many of us are left).  When a document, especially a WG one,
goes through many iterations, author comments are an invaluable
and, at least for me, nearly essential tool for tracking
changes, including making notes on when they were introduced and
why, and even potential changes.  Those comments are written for
authors as notes to themselves and maybe to other authors.  They
are not suitable for public availability, especially if they
include evaluations of particular ideas or critical comments
about the relationships among various suggestions.  And some of
the comments are just confusing.   To take a handy example, the
working source version of draft-ietf-emailcore-rfc5321bis
contains enough information to allow me to identify the source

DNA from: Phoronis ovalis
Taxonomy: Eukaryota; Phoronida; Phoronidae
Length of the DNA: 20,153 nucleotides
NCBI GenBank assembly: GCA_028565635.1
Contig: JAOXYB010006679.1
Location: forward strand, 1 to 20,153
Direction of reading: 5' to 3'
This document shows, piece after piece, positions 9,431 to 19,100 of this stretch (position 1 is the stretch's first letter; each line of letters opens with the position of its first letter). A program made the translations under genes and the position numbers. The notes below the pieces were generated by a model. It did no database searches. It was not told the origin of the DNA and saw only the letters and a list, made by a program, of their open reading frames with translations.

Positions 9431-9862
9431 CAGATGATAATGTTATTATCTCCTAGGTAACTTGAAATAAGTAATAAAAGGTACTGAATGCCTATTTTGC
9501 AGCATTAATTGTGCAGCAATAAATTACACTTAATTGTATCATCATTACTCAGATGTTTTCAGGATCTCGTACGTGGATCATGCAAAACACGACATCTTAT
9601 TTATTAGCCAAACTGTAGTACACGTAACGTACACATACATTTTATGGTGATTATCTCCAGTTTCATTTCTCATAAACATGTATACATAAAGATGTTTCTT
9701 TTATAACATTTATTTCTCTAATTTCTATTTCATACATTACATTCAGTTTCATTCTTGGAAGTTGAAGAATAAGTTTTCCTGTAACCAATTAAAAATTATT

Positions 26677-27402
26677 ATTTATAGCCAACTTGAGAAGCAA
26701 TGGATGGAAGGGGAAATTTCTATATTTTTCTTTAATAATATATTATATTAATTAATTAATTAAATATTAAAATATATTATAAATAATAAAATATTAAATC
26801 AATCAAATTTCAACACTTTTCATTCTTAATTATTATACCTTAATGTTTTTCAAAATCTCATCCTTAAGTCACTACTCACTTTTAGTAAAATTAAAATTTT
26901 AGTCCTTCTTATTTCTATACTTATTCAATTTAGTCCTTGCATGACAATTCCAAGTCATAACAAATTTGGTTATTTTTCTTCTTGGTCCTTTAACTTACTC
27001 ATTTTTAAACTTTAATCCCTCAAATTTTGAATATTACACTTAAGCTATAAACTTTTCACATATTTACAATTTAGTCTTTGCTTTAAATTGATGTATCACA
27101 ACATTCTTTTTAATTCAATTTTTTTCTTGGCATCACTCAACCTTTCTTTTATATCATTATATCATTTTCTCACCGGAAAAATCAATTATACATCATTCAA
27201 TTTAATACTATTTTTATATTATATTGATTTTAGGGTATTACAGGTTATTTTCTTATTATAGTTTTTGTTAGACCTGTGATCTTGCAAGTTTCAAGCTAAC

and reasons for most potentially controversial text going back
to before RFC 2821 was finalized.   

As the RPC might remember, I started removing all of those
comments either before the document went over the wall to them
or late in the AUTH48 process, but that means I have to maintain
a private working copy and retrofit AUTH48 changes into it to
preserve information between RFC-published versions.  In theory,
I could do the same thing before submitting each version  --
using an emacs/epsilon macro or private extension to remove all
of the comments -- is not that big a deal, but it is extra work.
But, unless you want to have a serious conversation about
additional tools, I'm going to interpret posting the XML form as
"not possible" and you keep getting plain text.  Maybe that is
ok, but I want to be sure that the "post XML" near-requirement
can be bar to effective and efficient document development and
evolution.

thanks,
   john




[1] https://authors.ietf.org/
[2] https://authors.ietf.org/en/submitting-your-internet-draft
[3] https://datatracker.ietf.org/doc/draft-iab-rfc7991bis/
[4]
https://datatracker.ietf.org/doc/draft-rfcxml-general-the-new-webiquette/
[5] https://authors.ietf.org/en/rfcxml-overview